bodysnatching trials through to big modern stories such as Piper Alpha,
Dunblane and the independence debate. We also learn that mad, eccentric
editors are nothing new: Charles Maclaren, the paper’s co-founder, once
fought a duel with the editor of the rival Caledonian Mercury over some
perceived slight. For levity, meanwhile, prominent alumni such as Andrew
Marr reminisced about lunchtime marathons in The Jinglin’ Geordie, the
pub next to The Scotsman’s offices, and we saw Jim Naughtie, then a lobby
hack, with an 1980s style ’tache.
To my delight, the documentary even ran through famous front pages,
including one entitled “Saddam found in hole in the ground” with a joint
byline for me and Chamberlain. As the narrator remarked, “If you read
between the lines, you can sense the commitment of the men and women
who have written for the Paper Thistle.”
Quite. So why, in its heritage year, has The Scotsman not seen fit to
honour those men and women by keeping our names in the one place where
people can easily see them? It’s not just about us, after all. What if a
historian or PhD student was researching some long lost story and wanted
to track to the reporter who covered it? What if it was the Edinburgh-
based crime novelist Ian Rankin, researching background for a new
Inspector Rebus novel? What if it was a copper researching an unsolved
case or a miscarriage of justice?
Eventually, my wounded pride could contain itself no longer. I
contacted Johnston Press, the Edinburgh-based regional newspaper
publisher that bought The Scotsman from the Barclay brothers in 2006.
There was much to-ing and fro-ing, and for a while, I felt like Inspector
Rebus in the Case of the Missing Bylines. Eventually I got an answer from
its PR department.
“Dear Colin, as you know, the Scotsman.com content was migrated
when a new site was set up in 2013. One of the technical downsides was
that bylines – not just those of freelancers but of Scotsman staff too – did
not transfer across. Contrary to what you might have been told previously,
this was not a conscious decision by anyone, Unfortunately, reinstating
bylines on thousands of stories is not currently under consideration.”
Chamberlain, who, like me is now freelance again, is not impressed. “It
speaks volumes about the attitude of Johnston Press towards its journalists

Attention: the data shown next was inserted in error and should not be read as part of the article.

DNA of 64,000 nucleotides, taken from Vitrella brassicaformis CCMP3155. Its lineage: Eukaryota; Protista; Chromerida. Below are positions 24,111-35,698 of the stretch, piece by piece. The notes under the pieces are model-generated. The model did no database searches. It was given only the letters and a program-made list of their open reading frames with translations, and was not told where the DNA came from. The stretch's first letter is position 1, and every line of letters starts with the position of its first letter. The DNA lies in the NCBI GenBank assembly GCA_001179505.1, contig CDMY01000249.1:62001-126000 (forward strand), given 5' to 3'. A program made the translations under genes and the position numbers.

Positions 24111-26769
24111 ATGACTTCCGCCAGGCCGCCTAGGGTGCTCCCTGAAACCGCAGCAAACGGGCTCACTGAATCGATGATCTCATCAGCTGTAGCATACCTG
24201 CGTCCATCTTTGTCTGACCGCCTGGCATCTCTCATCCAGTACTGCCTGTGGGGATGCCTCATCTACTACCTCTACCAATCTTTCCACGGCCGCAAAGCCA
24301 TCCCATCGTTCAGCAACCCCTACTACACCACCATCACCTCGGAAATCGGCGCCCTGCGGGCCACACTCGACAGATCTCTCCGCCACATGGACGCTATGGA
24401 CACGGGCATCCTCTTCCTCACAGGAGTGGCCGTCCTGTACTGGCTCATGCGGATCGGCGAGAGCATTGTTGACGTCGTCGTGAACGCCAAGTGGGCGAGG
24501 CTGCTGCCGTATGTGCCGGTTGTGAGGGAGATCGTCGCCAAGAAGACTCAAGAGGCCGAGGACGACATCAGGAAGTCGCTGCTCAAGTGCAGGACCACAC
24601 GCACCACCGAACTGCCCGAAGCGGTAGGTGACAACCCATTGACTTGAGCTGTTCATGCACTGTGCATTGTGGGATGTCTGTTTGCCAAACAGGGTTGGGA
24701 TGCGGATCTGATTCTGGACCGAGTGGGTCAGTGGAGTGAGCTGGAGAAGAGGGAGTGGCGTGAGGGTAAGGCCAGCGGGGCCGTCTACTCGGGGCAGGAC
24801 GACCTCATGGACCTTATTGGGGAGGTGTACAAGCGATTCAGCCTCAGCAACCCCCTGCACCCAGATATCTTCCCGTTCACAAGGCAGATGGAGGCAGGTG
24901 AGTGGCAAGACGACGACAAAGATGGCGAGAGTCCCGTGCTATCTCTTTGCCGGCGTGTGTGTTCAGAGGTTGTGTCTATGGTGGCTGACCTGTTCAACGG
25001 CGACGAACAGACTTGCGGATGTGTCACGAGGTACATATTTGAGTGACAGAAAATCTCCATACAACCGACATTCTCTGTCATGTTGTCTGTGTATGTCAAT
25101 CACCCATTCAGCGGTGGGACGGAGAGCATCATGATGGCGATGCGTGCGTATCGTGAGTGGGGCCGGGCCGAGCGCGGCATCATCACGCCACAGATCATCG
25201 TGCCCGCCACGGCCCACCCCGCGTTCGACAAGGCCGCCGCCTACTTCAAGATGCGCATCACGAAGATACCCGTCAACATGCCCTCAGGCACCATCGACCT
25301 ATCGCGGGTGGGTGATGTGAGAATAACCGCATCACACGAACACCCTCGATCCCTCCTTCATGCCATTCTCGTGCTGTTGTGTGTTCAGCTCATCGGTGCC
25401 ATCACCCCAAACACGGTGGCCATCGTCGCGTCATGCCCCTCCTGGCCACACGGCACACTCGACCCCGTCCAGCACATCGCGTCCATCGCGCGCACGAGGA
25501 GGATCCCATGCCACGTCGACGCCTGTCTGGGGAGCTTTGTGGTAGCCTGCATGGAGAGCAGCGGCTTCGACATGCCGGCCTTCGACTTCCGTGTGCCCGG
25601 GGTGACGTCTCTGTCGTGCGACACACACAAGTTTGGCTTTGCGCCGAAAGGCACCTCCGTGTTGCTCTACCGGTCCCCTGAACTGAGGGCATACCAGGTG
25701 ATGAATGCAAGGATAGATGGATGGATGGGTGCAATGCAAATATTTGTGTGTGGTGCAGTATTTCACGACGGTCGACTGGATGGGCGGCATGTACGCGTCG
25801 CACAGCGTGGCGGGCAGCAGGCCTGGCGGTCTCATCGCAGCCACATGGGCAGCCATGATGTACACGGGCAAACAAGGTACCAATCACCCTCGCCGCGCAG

and journalism in general that it didn’t even consider the issue of bylines
when it migrated the stories,” he says. “Either no one noticed, which is a
damning indictment in itself, or they did notice but couldn’t be bothered
to correct it because journalists are so low down on their list of priorities.
“We often tell each other that journalists are the only people who read
bylines, but it is not true. As the internet has made it easier to search
through the archives, I find I am contacted more and more by people who
have read something I wrote years ago and either want to republish it, or
talk about a new story based around the original subject, or any number of
other reasons that are only made possible if my name is on the story.
“And on a personal level, that was my work. I put a lot of effort into
some of those stories. There’s months of reporting from Iraq and Darfur
that The Scotsman has just wiped clean of my name. Now it is just generic
Johnston Press copy, for them to do with what they want.”
That same institutional byline banditry, by the way, applies not just to
ex-foot soldiers like Gethin and me, but also to the paper’s luminaries.
Nobody who rummages in the online archive will now learn that this was
once the paper that nurtured broadcaster Andrew Marr, the Spectator editor
Fraser Nelson and other household names. Isn’t this something a newspaper
would want to shout about?
And what of it not being a “conscious decision”? Maybe not. But Paul
Holleran, the national organiser for NUJ Scotland, says complaints were
made afterwards, only for nothing to be done. Another ex-Scotsman
employee, who asked not to be named, added that staff were wary of
making too much fuss. Jobs were being slashed at the time, to the point
where John Innes – The Scotsman’s hardworking fictional in-house byline –
once had half a dozen stories in a single edition.
“Raising one’s head above the parapet was not a good idea,” the ex-staffer
told me. “For me, this was just part of Johnston Press regarding journalists
as content providers rather than individuals who had their own voice.”
Cock-up or conspiracy, I suspect The Scotsman isn’t the only place where
this has happened. On the contrary, I fear it happening on any newspaper
that migrates online. And while I still have my old paper cuttings to fall
back on, what guarantees are there for the hacks of the future? In The
Scotsman documentary, there were warnings that the printed edition could
cease in as soon as five years, and that the Paper Thistle may soon be
digital-only. What happens if someone wipes your bylines then? Time for
duelling pistols at dawn again?